Wait ages for a bus … and then three come along at once. Well, in this instance, it was more like I’d been waiting for an air-conditioned coach and all I got was a Megabus. Still, better than walking, right? (actually, probably not but my analogy needs me to say so).
Anyway, waffle aside, I had been waiting ages to improve my performances. Anything. A scrap of improvement would have kept me happy and motivated. In the last 15 months, I got one single measly PB: admittedly, it was one helluva PB (35:14 for my 10k) but that was it. A lonely landmark amidst a sea of turd-ish performances: 6 half marathons in a row with frustrating, disappointing times, 2 marathons beset by injuries and a bunch of fairly innocuous performances in the rest of my distances.
And then, in the space of the last 10 days, I get 3 PBs. Admittedly, 3 PBs in distances in which I have zero interest in: the Hour Race (a mind-blowing hour of running around the Tooting track (just shy of 39 times in my instance, a ginormous 51 meters further than last year!)), a 1,500m track race (a half second improvement on my 2016 PB in 4:39) and, increasingly meaninglessly, a 15 second PB at Tooting parkrun in 17:22 (and it’s a known slow course).
So … that’s kinda good I guess. That said, I know I’d swap all three of these entirely unimportant improvements for a single second off my half marathon PB in terms of preparing me both mentally and physically for the London marathon in 2 weeks’ time. Still, at least I have something positive to run with.
One thing I won’t be running with mind you are my Nike Zoom Fly shoes. Unanimously described by the running world as the best shoes ever (I’m paraphrasing) in terms of performance improvement, I found them absolutely … awful. I know I’m in the 1% here but it’s worth sharing it on the off chance someone stumbles on this. At £130 a pop (I’m most certainly going to be re-selling them … ), it’s quite annoying to discover after your first 5km in them that they make your feet burn. And, by that, I don’t just mean the slight pain that new shoes normally give: I mean a full-on blow-torch under the forefoot.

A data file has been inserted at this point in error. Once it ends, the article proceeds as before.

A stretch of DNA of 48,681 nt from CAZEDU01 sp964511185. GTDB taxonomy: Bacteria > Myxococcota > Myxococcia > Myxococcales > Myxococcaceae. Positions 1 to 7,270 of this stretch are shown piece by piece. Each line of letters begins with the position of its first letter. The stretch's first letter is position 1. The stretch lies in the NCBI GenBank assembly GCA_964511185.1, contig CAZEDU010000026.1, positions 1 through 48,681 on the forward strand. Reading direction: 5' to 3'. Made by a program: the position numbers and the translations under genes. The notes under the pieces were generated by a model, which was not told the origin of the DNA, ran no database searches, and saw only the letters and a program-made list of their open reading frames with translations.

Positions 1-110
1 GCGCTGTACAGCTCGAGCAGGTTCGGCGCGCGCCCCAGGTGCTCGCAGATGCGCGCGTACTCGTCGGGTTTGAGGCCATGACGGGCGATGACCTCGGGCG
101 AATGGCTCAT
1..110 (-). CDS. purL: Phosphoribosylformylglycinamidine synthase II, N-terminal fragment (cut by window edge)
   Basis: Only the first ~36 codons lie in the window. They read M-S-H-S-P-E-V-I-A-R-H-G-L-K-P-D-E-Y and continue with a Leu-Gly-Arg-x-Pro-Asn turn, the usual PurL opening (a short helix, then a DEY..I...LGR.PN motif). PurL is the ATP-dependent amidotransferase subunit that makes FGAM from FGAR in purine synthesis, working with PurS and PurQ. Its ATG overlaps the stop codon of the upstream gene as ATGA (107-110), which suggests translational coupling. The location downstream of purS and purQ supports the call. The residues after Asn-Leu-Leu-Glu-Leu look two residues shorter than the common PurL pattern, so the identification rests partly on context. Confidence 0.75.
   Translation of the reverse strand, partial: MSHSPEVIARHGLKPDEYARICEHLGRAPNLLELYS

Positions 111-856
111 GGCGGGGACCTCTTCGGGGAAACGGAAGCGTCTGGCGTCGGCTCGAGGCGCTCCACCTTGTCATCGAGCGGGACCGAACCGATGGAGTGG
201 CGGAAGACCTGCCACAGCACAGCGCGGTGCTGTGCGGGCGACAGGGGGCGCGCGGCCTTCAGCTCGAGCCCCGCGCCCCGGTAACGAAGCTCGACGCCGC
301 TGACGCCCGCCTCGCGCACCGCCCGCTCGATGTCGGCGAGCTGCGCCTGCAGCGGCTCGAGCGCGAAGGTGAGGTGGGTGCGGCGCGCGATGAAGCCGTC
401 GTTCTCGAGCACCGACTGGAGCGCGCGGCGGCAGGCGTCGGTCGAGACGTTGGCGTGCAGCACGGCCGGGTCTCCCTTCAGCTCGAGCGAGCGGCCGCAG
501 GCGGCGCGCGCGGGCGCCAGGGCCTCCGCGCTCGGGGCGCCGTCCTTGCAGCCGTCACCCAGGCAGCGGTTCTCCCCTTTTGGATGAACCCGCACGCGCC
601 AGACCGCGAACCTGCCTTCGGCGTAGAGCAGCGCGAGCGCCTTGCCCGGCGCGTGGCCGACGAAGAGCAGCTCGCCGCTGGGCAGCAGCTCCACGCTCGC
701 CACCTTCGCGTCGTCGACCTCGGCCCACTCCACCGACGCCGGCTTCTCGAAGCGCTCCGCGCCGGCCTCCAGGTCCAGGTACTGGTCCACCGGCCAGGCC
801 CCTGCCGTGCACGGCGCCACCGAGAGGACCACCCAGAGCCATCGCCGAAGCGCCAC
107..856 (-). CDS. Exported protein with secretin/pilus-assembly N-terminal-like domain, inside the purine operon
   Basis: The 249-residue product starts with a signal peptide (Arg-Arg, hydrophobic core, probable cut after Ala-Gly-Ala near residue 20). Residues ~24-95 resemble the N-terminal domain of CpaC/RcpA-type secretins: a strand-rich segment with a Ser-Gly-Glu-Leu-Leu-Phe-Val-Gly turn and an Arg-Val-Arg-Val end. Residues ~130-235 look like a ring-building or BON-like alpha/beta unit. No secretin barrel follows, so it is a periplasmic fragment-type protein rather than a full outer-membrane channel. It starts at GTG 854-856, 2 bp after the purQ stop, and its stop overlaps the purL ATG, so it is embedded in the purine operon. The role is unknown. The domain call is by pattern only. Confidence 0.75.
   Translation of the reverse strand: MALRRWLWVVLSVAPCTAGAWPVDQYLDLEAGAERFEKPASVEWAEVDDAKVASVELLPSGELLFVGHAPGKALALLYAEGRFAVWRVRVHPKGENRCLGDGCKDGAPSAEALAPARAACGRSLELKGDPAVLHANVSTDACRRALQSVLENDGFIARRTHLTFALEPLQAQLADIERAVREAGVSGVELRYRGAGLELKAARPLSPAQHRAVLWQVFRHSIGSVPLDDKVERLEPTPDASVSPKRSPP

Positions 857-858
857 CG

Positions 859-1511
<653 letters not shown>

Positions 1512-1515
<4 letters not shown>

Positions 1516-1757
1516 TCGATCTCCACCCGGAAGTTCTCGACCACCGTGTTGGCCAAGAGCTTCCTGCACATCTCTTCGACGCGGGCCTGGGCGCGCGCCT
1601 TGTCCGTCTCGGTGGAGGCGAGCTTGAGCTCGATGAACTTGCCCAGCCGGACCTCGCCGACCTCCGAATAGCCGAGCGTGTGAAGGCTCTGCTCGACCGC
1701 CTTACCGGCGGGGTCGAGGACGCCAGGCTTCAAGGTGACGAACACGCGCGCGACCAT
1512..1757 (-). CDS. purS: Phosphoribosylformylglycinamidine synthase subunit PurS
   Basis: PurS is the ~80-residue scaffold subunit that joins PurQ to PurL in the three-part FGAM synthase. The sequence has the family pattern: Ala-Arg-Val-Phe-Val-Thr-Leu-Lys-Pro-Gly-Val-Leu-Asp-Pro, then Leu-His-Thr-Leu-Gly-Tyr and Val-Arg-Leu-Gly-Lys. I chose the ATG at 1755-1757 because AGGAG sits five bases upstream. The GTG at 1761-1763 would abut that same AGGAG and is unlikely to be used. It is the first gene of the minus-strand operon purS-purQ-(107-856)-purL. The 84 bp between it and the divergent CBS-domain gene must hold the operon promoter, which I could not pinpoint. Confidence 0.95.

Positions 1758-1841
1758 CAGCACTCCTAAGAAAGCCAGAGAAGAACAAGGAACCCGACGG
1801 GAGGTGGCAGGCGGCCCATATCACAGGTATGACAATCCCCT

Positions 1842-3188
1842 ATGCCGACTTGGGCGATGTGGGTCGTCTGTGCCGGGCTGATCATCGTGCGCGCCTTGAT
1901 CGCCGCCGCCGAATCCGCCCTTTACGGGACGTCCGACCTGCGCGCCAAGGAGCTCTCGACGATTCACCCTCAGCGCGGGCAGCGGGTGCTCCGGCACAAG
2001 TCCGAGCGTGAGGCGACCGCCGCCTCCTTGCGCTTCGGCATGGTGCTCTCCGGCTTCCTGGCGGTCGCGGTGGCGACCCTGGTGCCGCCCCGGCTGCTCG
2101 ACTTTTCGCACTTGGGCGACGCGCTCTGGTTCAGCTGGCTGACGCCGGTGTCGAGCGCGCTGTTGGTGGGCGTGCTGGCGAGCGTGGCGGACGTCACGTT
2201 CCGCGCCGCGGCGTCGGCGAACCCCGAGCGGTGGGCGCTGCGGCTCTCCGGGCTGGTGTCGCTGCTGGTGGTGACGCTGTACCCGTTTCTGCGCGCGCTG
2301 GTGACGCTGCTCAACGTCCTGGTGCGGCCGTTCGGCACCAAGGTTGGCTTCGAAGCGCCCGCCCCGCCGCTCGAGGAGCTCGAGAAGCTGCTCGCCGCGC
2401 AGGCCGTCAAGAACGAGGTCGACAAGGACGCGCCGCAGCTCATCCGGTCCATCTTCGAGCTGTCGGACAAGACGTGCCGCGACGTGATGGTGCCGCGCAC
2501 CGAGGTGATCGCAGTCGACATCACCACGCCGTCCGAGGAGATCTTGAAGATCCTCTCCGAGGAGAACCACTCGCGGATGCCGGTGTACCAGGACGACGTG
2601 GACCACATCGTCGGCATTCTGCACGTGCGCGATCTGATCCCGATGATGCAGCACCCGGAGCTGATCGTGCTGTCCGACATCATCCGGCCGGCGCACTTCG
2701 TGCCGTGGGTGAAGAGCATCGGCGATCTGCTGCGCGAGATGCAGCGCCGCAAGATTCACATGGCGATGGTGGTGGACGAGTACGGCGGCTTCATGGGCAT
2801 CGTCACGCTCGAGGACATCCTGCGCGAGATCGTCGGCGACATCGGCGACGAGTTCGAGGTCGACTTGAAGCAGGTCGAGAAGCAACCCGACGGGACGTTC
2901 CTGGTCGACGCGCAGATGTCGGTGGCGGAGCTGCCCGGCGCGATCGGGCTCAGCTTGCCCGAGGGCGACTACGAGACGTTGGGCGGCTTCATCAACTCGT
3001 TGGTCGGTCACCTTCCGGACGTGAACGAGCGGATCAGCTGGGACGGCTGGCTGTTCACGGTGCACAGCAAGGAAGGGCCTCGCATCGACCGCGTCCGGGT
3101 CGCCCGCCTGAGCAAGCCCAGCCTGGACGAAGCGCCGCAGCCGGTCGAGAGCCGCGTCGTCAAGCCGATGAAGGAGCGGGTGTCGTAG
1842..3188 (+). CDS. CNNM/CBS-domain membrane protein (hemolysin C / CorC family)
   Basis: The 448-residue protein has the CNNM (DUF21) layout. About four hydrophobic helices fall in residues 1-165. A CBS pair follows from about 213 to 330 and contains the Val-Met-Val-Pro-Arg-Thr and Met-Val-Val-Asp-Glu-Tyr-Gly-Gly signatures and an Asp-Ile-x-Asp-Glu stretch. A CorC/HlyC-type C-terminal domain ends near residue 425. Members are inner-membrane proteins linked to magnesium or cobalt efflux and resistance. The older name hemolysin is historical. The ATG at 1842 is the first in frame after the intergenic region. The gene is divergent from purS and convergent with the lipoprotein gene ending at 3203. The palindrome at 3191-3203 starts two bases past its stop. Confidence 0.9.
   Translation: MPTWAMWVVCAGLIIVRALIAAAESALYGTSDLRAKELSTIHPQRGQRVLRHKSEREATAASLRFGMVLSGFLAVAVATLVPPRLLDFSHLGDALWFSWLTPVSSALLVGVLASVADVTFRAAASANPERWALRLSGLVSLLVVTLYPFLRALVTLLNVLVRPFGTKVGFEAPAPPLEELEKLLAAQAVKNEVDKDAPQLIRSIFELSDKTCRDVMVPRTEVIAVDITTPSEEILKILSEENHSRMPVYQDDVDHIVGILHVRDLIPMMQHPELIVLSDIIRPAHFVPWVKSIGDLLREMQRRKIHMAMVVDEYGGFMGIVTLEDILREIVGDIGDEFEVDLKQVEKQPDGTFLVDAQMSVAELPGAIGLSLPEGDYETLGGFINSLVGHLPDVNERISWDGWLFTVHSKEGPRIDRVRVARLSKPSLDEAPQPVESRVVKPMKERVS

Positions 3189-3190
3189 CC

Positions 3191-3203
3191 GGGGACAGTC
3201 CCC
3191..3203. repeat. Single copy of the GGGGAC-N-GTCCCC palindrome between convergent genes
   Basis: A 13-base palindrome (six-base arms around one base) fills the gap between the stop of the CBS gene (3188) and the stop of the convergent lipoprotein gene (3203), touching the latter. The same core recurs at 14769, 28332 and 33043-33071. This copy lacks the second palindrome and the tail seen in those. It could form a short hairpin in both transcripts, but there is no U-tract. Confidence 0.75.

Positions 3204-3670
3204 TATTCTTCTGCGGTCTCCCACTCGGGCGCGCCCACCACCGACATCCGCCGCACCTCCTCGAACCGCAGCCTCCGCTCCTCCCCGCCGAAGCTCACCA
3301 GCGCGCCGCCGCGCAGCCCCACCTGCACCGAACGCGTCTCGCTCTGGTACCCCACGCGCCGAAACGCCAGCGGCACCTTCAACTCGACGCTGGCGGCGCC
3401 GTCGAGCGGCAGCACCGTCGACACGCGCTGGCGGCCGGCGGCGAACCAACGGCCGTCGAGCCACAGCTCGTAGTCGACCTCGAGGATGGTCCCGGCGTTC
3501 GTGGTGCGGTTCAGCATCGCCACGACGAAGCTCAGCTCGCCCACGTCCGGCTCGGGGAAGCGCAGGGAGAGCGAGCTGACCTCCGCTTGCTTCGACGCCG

The shortened reason why is that the shoes are incredible inflexible which is what gives them their performance-enhancing magic-blabla with a stiff plate running through them. If you are a heel strike runner, then it really helps propel you forward. If you are a forefoot runner, you don’t benefit as much from it. If, too, you have notoriously damage-prone underfoot fascia near your toes, then running in these inflexible shoes is akin to smacking your hand 170 times/minute against a concrete wall. It’ll start hurting pretty damn quickly. More ‘standardly flexible shoes’ spread the impact which reduces the pain. These … don’t. So, to my millions of readers, consider the above before splashing out because all your clubmates who bought them massively improved their times. Having said all this, I have a lovely pair in size UK11.5 if anyone’s keen: it’s the best shoe ever, no downsides. Promise. 😉